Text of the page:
Consider one more astronomical mystery solved. Scientists have located a sizeable chunk of the universe that seemed to be missing since back when the stars first formed. It's floating in super-hot rivers of gas, invisible to the naked eye, surrounding galaxies like our own.
And a completely different kind of mystery matter -- dark matter -- may have put it there.
The results appear in the current issue of the journal Nature.
To make this latest discovery, astronomers at Ohio State University and their colleagues used NASA's Chandra X-ray Observatory to take the highest-quality spectrum of its type ever made.
Though astronomers had previously detected the rivers of gas with X-ray telescopes, this is the first time that the gas has been studied in enough detail to calculate how much of it is out there. The amount of gas matches the amount of material that went missing 10 billion years ago, said Smita Mathur, associate professor of astronomy at Ohio State.
She and doctoral student Rik Williams did this work with astronomers at the Harvard-Smithsonian Center for Astrophysics (CfA), the University of California, Berkeley, the Instituto de Astronomia in Mexico, and the Massachusetts Institute of Technology. The lead author on the paper is Fabrizio Nicastro of CfA.
According to current theories, when the universe began, it contained a certain amount of normal matter, a cache of protons and neutrons that today make up all normal atoms -- "stuff" as we know it.
Astronomers can use optical telescopes to look back in time and see what happened to the normal atoms, called baryons. Around 10 billion years ago, when half of the baryons became stars and galaxies and lit up the sky, the other half just seemed to disappear.
This new study shows that the missing baryons are still out there, Mathur said, they're just floating in gas that is too hot to see with an optical telescope.
The gas that surrounds our galaxy, for example, is 100 times hotter than the sun -- so hot that it shines in high-energy X-rays instead of lower-energy visible light.
In 2002, Mathur and her colleagues used Chandra's X-ray telescope to gather the first evidence that the gas was made of baryons. The image they obtained was a spectrum, a measurement of the different wavelengths of X-rays emanating from the material. But to prove that there was enough material there to account for the all the missing baryons, they knew they needed to take a better spectrum with the telescope.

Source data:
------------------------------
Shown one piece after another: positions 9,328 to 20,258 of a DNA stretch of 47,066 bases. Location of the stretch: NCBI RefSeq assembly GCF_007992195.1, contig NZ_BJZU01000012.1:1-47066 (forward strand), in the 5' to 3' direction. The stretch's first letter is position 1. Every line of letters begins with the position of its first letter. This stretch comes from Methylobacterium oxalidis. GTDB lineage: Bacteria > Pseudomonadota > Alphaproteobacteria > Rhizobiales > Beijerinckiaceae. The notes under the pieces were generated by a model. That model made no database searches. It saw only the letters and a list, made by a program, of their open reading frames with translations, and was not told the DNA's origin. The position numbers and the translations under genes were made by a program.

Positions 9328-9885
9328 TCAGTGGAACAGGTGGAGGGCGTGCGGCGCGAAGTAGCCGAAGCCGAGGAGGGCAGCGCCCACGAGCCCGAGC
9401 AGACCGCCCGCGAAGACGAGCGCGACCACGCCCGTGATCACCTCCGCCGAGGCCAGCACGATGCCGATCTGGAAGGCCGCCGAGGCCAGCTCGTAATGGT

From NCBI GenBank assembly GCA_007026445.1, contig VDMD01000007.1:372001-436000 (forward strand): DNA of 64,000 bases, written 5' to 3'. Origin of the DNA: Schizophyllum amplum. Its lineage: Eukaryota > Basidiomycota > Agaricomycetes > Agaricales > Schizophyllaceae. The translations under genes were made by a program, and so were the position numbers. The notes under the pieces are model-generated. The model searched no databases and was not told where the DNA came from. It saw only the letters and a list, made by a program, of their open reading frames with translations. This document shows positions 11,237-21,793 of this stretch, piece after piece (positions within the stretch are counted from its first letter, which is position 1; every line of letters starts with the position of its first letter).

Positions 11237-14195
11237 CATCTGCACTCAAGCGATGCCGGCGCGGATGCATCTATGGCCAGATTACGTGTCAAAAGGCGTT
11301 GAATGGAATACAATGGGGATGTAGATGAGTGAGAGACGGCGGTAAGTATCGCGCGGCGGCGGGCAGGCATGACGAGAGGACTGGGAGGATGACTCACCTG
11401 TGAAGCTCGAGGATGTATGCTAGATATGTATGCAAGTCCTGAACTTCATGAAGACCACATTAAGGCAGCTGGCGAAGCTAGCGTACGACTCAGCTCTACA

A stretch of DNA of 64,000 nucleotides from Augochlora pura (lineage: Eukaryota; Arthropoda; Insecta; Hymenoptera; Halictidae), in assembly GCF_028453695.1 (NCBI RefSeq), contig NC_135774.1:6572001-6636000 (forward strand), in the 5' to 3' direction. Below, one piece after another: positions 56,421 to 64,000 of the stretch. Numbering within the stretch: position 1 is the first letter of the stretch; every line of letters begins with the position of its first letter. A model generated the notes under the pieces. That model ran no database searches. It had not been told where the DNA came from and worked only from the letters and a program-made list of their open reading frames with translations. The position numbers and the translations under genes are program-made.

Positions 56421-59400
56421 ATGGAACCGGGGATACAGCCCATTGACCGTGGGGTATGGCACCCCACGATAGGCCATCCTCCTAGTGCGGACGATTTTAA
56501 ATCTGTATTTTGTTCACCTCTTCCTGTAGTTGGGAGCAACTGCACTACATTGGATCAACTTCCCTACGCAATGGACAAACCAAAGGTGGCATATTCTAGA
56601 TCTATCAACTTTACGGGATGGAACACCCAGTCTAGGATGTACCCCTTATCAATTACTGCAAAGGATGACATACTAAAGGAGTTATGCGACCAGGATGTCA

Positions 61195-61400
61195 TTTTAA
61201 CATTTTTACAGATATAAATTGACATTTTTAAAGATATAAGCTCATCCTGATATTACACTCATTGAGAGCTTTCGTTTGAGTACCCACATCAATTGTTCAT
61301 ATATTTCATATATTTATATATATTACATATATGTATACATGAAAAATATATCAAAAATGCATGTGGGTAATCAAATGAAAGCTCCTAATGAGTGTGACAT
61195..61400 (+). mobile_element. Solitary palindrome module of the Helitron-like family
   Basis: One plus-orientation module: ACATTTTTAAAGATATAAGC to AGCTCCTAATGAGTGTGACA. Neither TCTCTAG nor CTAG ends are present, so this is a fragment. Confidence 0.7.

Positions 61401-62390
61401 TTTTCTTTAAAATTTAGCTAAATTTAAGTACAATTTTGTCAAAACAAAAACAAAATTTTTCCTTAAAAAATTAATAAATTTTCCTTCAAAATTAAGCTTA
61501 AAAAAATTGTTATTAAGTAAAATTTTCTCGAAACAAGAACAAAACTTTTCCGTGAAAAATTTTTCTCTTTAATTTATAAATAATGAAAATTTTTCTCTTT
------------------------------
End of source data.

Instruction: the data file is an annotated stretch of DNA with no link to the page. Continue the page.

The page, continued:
"Those first results were tantalizing, but not foolproof. The signal-to-noise ratio in the spectrum was just not good enough," Mathur said.
They needed a bright light source to pump up the signal, one located on the other side of the gas as viewed from Earth, so that the light shined directly through the gas. They found their source in a quasar, located in the constellation Ursa Major -- the Big Dipper.
Astronomers believe that quasars are galaxies with very massive black holes in the center. The black holes in quasars don't just suck material in, they also shoot material out in a high-speed jet. The jet glows brightly, and the result is an intense beam of light -- exactly what Mathur and her colleagues needed to take their picture.
The astronomers decided to use the light from Markarian 421, one of the brightest quasars known. On two days -- one in October 2002 and another in July 2003 -- when Markarian 421 was at its brightest and the beam of light was pointing right at Earth, Mathur's team took two very high quality X-ray spectra of the intervening gas.
Judging by the high signal-to-noise ratio of the data, the astronomers believe that one of their images is the best X-ray spectrum ever taken.
That spectrum isn't what most people would consider a pretty picture -- it's really just a graph of energy levels of light that penetrated the gas -- but to Mathur it's absolutely beautiful, because it proved definitively that there are enough baryons -- "normal" atoms -- out there to account for the missing mass.
"This is such a wonderful spectrum that there is just no doubt about it," she said.
Once they had the new spectra, the astronomers were able to calculate the density of baryons in the gas, and confirmed that the amount of material matched the missing matter they were searching for.
As to how the missing baryons ended up where they are, Mathur suspects that they were drawn there by the gravity of a different kind of matter, known as dark matter. Astronomers know that some unseen material provides most of the gravity of the universe, though they disagree on what dark matter is actually made of.
If Mathur and her colleagues are right, then their finding supports a dramatic theory: that dark matter provides a kind of backbone to the universe, where the structure of normal matter like galaxies follows an underlying structure of dark matter.
This research was sponsored by NASA-Chandra grants and NASA's Long-Term Space Astrophysics program.
Contact: Smita Mathur, 614-292-5779; Mathur.firstname.lastname@example.org
Written by Pam Frost Gorder, 614-292-9475; Gorder.email@example.com
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